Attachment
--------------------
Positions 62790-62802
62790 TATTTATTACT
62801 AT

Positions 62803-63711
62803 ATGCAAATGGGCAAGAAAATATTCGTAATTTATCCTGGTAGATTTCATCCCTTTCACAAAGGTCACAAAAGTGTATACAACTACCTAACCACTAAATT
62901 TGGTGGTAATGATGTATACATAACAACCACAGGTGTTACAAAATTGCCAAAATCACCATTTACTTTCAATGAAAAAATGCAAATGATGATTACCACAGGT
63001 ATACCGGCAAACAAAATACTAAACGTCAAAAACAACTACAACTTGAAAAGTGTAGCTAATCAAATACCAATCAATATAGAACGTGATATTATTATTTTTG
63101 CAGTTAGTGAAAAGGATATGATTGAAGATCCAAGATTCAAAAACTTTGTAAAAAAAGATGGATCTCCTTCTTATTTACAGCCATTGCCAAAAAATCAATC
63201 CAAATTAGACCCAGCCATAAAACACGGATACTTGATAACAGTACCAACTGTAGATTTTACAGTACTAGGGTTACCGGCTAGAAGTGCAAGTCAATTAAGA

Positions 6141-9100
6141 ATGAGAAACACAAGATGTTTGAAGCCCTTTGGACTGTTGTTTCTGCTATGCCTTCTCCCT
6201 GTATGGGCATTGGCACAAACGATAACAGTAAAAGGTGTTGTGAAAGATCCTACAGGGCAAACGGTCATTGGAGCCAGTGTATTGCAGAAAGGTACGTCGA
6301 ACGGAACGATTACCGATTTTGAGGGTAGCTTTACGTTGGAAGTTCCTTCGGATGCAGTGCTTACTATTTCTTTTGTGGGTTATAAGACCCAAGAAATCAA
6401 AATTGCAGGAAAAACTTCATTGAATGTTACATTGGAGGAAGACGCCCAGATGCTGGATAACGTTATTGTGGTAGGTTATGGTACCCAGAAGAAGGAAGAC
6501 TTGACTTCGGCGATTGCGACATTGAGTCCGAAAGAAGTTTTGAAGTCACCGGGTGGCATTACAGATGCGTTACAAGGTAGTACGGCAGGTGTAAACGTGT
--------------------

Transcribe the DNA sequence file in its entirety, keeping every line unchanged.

Positions 62790-62802
62790 TATTTATTACT
62801 AT

Positions 62803-63711
62803 ATGCAAATGGGCAAGAAAATATTCGTAATTTATCCTGGTAGATTTCATCCCTTTCACAAAGGTCACAAAAGTGTATACAACTACCTAACCACTAAATT
62901 TGGTGGTAATGATGTATACATAACAACCACAGGTGTTACAAAATTGCCAAAATCACCATTTACTTTCAATGAAAAAATGCAAATGATGATTACCACAGGT
63001 ATACCGGCAAACAAAATACTAAACGTCAAAAACAACTACAACTTGAAAAGTGTAGCTAATCAAATACCAATCAATATAGAACGTGATATTATTATTTTTG
63101 CAGTTAGTGAAAAGGATATGATTGAAGATCCAAGATTCAAAAACTTTGTAAAAAAAGATGGATCTCCTTCTTATTTACAGCCATTGCCAAAAAATCAATC
63201 CAAATTAGACCCAGCCATAAAACACGGATACTTGATAACAGTACCAACTGTAGATTTTACAGTACTAGGGTTACCGGCTAGAAGTGCAAGTCAATTAAGA

Positions 6141-9100
6141 ATGAGAAACACAAGATGTTTGAAGCCCTTTGGACTGTTGTTTCTGCTATGCCTTCTCCCT
6201 GTATGGGCATTGGCACAAACGATAACAGTAAAAGGTGTTGTGAAAGATCCTACAGGGCAAACGGTCATTGGAGCCAGTGTATTGCAGAAAGGTACGTCGA
6301 ACGGAACGATTACCGATTTTGAGGGTAGCTTTACGTTGGAAGTTCCTTCGGATGCAGTGCTTACTATTTCTTTTGTGGGTTATAAGACCCAAGAAATCAA
6401 AATTGCAGGAAAAACTTCATTGAATGTTACATTGGAGGAAGACGCCCAGATGCTGGATAACGTTATTGTGGTAGGTTATGGTACCCAGAAGAAGGAAGAC
6501 TTGACTTCGGCGATTGCGACATTGAGTCCGAAAGAAGTTTTGAAGTCACCGGGTGGCATTACAGATGCGTTACAAGGTAGTACGGCAGGTGTAAACGTGT